The Particular Sadness of Lemon Cake

by Aimee Bender

Imagine being able to taste feelings in your food.

That is exactly what Rose Edelstein, not quite age nine, discovers she can do. It is a disconcerting superpower. Most of the feelings she tastes are awful; her mother is not a happy woman.

This novel follows Rose from the discovery of her ability until her early adult years. It turns out she isn’t the only one in the family hiding a strange talent. One of the things Bender does well is making the bizarre believable, and she does that here. Rose’s “gift” makes sense, the impact of it on her life is what we all go through, because no one gets the perfect family from central casting. The exaggeration comes from the spark, not in its impact.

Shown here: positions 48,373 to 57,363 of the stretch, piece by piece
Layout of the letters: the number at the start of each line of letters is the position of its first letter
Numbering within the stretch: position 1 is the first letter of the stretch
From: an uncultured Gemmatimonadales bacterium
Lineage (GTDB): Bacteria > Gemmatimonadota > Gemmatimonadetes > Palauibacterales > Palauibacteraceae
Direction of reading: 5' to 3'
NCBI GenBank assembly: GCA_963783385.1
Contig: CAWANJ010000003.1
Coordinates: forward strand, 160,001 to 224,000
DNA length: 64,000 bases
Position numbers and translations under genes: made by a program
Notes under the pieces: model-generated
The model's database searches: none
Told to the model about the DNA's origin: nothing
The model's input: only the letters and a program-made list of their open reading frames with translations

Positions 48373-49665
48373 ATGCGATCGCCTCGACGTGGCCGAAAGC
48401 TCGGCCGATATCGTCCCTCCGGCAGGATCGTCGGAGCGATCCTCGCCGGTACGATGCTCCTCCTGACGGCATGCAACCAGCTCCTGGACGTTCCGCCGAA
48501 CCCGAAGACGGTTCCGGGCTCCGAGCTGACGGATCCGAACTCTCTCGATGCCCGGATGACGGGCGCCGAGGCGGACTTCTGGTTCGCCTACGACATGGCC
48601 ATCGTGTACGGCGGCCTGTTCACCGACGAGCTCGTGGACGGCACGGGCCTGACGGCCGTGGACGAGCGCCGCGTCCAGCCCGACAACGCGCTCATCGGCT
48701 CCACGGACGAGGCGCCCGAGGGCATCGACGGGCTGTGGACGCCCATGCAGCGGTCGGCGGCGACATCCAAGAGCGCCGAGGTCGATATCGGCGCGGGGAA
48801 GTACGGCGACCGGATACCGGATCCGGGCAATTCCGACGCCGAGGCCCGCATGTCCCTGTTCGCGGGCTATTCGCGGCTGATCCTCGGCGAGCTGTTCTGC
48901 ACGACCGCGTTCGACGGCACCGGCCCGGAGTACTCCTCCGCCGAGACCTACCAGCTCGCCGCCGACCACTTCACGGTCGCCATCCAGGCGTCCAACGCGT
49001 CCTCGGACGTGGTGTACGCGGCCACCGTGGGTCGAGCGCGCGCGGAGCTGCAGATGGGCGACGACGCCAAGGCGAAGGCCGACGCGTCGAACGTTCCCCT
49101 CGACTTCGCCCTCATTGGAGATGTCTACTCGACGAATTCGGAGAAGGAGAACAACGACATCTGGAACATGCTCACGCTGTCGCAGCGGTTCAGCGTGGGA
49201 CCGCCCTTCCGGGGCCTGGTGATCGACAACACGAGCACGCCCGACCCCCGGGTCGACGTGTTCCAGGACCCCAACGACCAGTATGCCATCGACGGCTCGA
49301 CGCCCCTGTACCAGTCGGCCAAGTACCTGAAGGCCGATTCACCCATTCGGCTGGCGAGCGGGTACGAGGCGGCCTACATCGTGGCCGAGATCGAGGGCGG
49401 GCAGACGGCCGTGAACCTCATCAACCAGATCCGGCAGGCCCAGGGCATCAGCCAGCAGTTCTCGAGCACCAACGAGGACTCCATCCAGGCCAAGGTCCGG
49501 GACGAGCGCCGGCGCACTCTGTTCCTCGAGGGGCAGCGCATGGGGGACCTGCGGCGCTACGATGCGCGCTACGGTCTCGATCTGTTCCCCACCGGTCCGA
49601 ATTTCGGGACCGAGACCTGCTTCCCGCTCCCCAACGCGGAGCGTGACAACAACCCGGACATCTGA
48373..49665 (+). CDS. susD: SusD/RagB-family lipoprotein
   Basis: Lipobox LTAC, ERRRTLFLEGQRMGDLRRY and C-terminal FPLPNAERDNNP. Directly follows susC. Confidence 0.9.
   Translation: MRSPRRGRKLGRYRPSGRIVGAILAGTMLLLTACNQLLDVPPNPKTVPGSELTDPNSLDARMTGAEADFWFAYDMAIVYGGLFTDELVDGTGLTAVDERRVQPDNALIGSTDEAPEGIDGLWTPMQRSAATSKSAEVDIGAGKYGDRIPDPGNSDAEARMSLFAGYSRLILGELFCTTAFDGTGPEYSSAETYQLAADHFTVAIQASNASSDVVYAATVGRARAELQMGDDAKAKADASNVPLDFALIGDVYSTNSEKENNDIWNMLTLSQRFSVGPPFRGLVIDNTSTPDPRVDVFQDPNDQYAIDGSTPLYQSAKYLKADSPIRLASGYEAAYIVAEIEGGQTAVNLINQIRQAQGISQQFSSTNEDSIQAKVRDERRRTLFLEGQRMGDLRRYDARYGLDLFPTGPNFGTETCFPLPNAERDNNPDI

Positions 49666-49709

I’m a big fan of Bender’s writing. I like her short stories best (The Girl in the Flammable Skirt, Willful Creatures, and THe Third Elevator), though did enjoy her first novel, An Invisible Sign of My Own. I suppose it’s a hazard of some kind, liking a writer’s short stories best, because there seems to be so much pressure on them to produce novels.

This is a good novel, as a fan I had looked forward to reading it and wasn’t disappointed. Still, I do hope for a story collection — or another Madras Press title — again soon.

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